Collaboration between the government and civil society in Niger is limited, in part due to a mutual lack of understanding of the role of each sector.
To build engagement between the government and civil society organizations (CSOs), in June, FSVC organized a roundtable with 13 Nigerien government institutions and 17 CSOs on government accountablity. The event was opened by Eric P. Whitaker, U.S. Ambassador to Niger. During the roundtable, each institution gave a brief presentation about its role and mission. FSVC then opened the floor for an inclusive discussion on how to strengthen constructive collaboration between the goverment and CSOs.
Participants on both the government and civil society side reported that the event was highly successful: “I have learned more today than I have over the past year”, expressed Omar Siddo, President of the organization representing people with disabilities.
This program is funded by the U.S. Agency for International Development (USAID).
While the entrepreneurial ecosystem in Algeria is young and flourishing, access to finance remains a significant challenge for startups. To assist the entrepreneurial community in Algeria, FSVC has been implementing a program since 2018 with select startups, business incubators and investors, with funding from the U.S. Department of State’s Middle East Partnership Initiative (MEPI).
As part of this project, in June, FSVC recruited two volunteer experts who prepared entrepreneurs on how to maximize their chances of obtaining financing for their startup. The volunteer experts had virtual consultations with 12 startups to coach them and provide catered recommendations for each of them.
As a result of this project, participating startups are better positioned to develop a strong pitch for investors. They also have a clear understanding of principles of fundraising and key considerations to address to convince investors. FSVC’s program has provided technical assistance to 26 startups so far.
As part of its long-term technical assistance program to the Bank of Albania (BoA), in June, FSVC worked with the BoA to adopt the European Union (EU) standards in the area of financial reporting requirements for supervised banks (FINREP). FSVC recruited a volunteer expert who conducted remote consultations with representatives of the BoA to determine the necessary steps the BoA and commercial banks need to take to adopt FINREP. The volunteer expert then conducted an assessment of the current reporting framework, and will next develop a roadmap for the BoA on how to best adopt FINREP.
The adoption of FINREP will help the BoA move closer to EU standards, and improve the consistency of financial data collected from reporting entities for statistical and supervisory purposes.
This program is funded by USAID.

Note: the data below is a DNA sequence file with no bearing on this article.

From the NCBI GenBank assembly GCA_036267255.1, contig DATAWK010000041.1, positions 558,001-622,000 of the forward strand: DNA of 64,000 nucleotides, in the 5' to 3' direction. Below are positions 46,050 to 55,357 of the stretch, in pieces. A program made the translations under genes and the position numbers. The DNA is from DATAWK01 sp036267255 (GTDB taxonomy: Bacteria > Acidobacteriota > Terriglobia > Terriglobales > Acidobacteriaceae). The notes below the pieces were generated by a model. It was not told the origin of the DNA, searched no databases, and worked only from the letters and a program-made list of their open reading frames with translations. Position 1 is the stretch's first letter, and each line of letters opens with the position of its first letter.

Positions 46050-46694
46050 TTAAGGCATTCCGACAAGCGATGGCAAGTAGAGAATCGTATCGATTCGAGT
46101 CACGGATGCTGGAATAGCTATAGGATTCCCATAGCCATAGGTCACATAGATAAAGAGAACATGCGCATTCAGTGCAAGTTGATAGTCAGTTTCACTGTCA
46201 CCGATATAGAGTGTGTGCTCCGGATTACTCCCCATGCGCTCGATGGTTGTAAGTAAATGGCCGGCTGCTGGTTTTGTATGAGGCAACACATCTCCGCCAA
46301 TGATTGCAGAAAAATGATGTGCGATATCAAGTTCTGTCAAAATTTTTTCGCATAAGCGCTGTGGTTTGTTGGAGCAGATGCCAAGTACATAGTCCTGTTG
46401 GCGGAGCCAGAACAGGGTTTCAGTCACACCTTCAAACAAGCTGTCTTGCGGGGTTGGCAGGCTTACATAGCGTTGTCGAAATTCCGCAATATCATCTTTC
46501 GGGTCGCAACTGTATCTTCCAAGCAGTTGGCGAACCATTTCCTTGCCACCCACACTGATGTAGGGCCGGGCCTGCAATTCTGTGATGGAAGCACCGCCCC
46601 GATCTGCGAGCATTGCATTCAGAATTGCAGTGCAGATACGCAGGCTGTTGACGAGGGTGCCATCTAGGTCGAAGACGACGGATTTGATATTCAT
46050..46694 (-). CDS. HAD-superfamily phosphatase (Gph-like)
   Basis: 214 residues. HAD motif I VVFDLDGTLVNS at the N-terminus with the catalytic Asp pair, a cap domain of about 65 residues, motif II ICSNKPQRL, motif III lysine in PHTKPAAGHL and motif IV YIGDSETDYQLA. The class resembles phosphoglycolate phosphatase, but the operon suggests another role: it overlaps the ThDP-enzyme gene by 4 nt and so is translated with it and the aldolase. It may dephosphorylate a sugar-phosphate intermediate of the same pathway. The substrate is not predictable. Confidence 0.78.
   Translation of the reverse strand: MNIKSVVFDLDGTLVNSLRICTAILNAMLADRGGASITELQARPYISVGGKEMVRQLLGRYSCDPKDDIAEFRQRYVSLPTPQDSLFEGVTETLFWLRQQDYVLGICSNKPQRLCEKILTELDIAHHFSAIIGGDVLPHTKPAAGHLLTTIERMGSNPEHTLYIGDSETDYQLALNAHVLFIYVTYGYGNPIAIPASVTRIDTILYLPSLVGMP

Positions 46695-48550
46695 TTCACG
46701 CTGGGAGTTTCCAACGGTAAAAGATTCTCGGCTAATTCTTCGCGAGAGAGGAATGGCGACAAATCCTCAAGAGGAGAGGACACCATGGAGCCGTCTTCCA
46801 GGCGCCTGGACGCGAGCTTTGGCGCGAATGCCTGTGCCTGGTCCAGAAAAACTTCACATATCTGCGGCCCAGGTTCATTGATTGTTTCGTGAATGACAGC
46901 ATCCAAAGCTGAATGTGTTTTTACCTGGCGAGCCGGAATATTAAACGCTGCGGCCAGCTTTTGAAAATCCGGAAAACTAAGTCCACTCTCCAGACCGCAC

FSVC is celebrating its 30th anniversary this year! On this occasion, John L. Walker, FSVC Board Member and retired Partner of Simpson Thacher & Bartlett LLP, who has been involved with FSVC since its founding, shared his insights and memories.
Could you tell us about the creation of the organization?
My then law Partner Cyrus Vance and John Whitehead had been asked by President George H. W. Bush to form FSVC as a bipartisan effort bringing together people from the U.S. financial services community and get them to volunteer on missions to help build the financial system infrastructure in Eastern and Central Europe and subsequently the former Soviet Union, all countries moving from centrally-planned, socialist economies to market-oriented economies. Cy and John were the Co-Chairmen of FSVC, and I was asked to be the third Director. In the late 1990s, Cy stepped down from the Board and Paul Volcker took his place as Co-Chairman.
John, Cy and Paul are three iconic figures, and FSVC was extremely fortunate to have had all three of them on its Board! FSVC has benefited extraordinarily from their direction, wisdom and judgment. They were dedicated and devoted to FSVC.
Do you remember the first project you volunteered for?
FSVC’s first mission was in the Spring of 1990 to Poland. It was a truly remarkable experience and a highly successful mission. This was the first time that any Western bankers, lawyers and accountants had open access to the highest levels of the government, Central Bank, Ministry of Finance and Securities Commission. The banking system in a socialist country is a totally different beast! It played a significant role in processing payments, but had almost no private sector focus and was not anything we would recognize in a capitalist country.
Could you tell us about a particularly memorable FSVC project?
Russia was the first country where we had such a large-scale project, and it became FSVC’s flagship project. FSVC made major contributions in the Central Bank, particularly in the banking supervision area. Russia had been our Cold War enemy Number One, but once they understood what FSVC was and began to trust us, they became incredibly receptive and wanted to learn and create a first-class supervisory system. Watching the transformation was absolutely fascinating! We became very close to the reformers, including Andrey Kozlov, who grew to become First Deputy Chairman of the Central Bank of Russia and was tragically assassinated in 2006. I still believe that there is a lot of valuable infrastructure within the Central Bank in terms of human capital in the bank supervisory area thanks to FSVC’s work.
What do you think are FSVC’s top strengths?
We don’t go where we are not invited. We listen to counterparts’ requests. The subject matter has expanded, the geography has expanded, but the core approach remains the same: We are demand-driven.